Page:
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13 October 2006

More Potent than Potency Pills

Cortisone-like drug protects against altitude sickness — Scientists from Heidelberg and Zurich publish their findings in "Annals of Internal Medicine"

The well-known cortisone-like drug dexamethasone can prevent high-altitude pulmonary oedema and is also effective in the prophylaxis of altitude sickness. In fact, it is even better in this respect than tadalafil, a medicine often used to remedy erectile dysfunction. These are the findings of a study by sport-medicine experts from the University of Heidelberg's Hospital for Internal Medicine and Zurich's University Hospital published in the October issue of the renowned American journal "Annals of Internal Medicine".

Altitude sickness can be deadly. About 60 percent of mountaineers ascending rapidly to heights of 13,000 feet and more suffer from mountain sickness. 7 percent of them are affected by high-altitude pulmonary oedema. This is caused by lower air pressure at great heights leading to low oxygen levels with detrimental effects on the blood vessels, lungs and brain. The red corpuscles are unable to transport sufficient oxygen molecules to keep the body supplied with an adequate amount of oxygen.

Oxygen deficiency at high altitudes causes blood vessels to contract

The symptoms of acute mountain sickness (headache, nausea, dizziness, etc.) are the expression of a lack of oxygen in the brain. This lack of oxygen causes the blood vessels in the lungs to contract, leading to fluid accumulation that blocks oxygen uptake. This condition is known as pulmonary oedema and seriously impairs the functioning of the lungs. Victims are affected by shortness of breath and breathe in a rapid, shallow manner. The heart beats more rapidly, fits of coughing ensue and body temperature rises. This life-threatening condition frequently rights itself surprisingly quickly if the victim returns to lower altitudes in time.

The scientists from Heidelberg and Zurich tested a total of 29 persons who had already had high-altitude pulmonary oedema. They were asked to ascend the Swiss Monte Rosa massif over 13,000 feet above sea level under constant medical supervision. Before and during the ascent the participants were randomly assigned either dexamethasone, tadalafil or a placebo. Neither the participants nor the medical experts knew beforehand who had been given what. Most of the mountaineers in the placebo group developed high-altitude pulmonary oedema. Only a few members of the tadalafil group were affected and none in the dexamethasone group.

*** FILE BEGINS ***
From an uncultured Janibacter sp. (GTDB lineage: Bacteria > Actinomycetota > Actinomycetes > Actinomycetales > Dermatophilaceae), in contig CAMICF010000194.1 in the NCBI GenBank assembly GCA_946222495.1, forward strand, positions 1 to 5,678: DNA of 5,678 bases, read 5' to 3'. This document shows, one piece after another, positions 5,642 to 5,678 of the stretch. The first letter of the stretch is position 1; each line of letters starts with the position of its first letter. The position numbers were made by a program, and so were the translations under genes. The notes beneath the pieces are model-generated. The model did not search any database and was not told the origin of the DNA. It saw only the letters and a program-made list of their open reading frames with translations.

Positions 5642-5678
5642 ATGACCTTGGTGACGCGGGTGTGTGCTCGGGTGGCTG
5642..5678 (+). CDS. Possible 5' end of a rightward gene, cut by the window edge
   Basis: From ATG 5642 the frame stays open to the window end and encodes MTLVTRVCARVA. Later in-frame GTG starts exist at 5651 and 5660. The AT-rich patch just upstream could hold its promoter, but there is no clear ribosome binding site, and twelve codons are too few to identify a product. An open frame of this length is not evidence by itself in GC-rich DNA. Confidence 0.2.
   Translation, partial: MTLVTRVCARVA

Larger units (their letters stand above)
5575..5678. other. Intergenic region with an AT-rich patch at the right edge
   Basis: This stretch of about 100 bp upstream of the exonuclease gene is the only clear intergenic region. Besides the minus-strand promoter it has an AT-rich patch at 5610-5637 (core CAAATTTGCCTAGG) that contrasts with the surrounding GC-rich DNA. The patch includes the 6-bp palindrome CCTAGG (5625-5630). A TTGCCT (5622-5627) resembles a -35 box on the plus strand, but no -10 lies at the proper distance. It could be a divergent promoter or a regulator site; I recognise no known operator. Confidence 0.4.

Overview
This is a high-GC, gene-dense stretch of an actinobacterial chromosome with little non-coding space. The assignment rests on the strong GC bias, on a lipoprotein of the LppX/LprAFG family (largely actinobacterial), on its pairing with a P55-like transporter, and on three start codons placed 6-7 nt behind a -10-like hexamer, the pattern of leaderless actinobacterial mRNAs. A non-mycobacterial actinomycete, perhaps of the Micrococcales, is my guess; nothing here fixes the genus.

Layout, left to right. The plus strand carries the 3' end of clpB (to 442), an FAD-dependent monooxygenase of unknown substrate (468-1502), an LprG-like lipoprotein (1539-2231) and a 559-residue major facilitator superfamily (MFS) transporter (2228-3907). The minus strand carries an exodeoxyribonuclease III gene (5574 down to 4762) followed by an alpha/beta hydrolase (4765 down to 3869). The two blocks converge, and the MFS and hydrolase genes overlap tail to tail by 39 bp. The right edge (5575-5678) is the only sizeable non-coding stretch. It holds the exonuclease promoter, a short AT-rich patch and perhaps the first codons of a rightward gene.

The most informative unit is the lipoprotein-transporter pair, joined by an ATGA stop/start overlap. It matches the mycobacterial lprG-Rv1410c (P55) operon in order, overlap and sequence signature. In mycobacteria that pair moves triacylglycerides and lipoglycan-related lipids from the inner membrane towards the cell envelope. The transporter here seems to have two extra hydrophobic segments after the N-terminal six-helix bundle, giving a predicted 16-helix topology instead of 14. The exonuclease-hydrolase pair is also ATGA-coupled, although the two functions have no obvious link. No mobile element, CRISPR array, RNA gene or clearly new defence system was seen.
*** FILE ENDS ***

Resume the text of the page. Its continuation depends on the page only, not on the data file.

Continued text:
As tadalafil reduces lung artery pressure it was to be expected that it could prevent high-altitude pulmonary oedema. It was also known that dexamethasone prevents acute mountain sickness, which is not true of tadalafil. "The really surprising result of this study," says Professor Dr. Peter Bartsch, medical director of the sport medicine department of the University of Heidelberg's Hospital for Internal Medicine," is that dexamethasone can prevent not only acute mountain sickness but also high-altitude pulmonary oedema." While the effective mechanism has not yet been precisely identified, researchers conjecture that, amongst other things, dexamethasone expands the pulmonary vessels via nitrogen oxide (NO).

Taking cortisone before ascent not (yet) recommended

So should mountaineers with a propensity for high-altitude pulmonary oedema take this cortisone-like drug before they start? Professor Bärtsch does not recommend taking medicine before or during an ascent. A slow ascent restricting stints at altitudes above 6,000-9,000 feet to between 900 and 1,500 feet per day and then resting for the night will normally preclude both acute mountain sickness and high-altitude pulmonary oedema. As the side-effects of dexamethasone may be substantially higher than those of other effective medications, especially if taken for longer than 2 or 3 days, it is not the medicine of choice even if its use is indicated. This may change, however, if the efficacy of dexamethasone can be confirmed and the medication is administered directly to the lungs via inhalation (asthma sprays).

Reference:
Maggiorini M, Brunner-La Rocca H-P, Peth S, Fischler M, Böhm T, Bernheim A, Kiencke S, Bloch KE, Dehnert C, Lehmann T, Bärtsch P, Mairbäurl H. Both tadalafil and dexamethasone may reduce the incidence of high-altitude pulmonary edema. Ann Intern Med 2006;145;497-506.

(The original article can be requested from the Press Office of Heidelberg University Hospital: contact@med.uni-heidelberg.de).

Contact:
Prof. Dr. med. Peter Bärtsch
Heidelberg University Hospital
Hospital for Internal Medicine (Krehl Hospital)
Innere Medizin VII: Sport Medicine
Im Neuenheimer Feld 410
D-69120 Heidelberg
phone: +49 6221 / 568101
www.klinikum.uni-heidelberg.de/sportmedizin

Journalists should address inquiries to:
Dr. Annette Tuffs
Press and Public Relations Officer
Heidelberg University Hospital
Medical Faculty of the University of Heidelberg
Im Neuenheimer Feld 672
phone: 06221/564536
fax: 06221/564544
mobile: 0170/5724725
e-mail : Annette_Tuffs@med.uni-heidelberg.de
www.klinikum.uni-heidelberg.de

Dr. Michael Schwarz
Public Information Officer
University of Heidelberg


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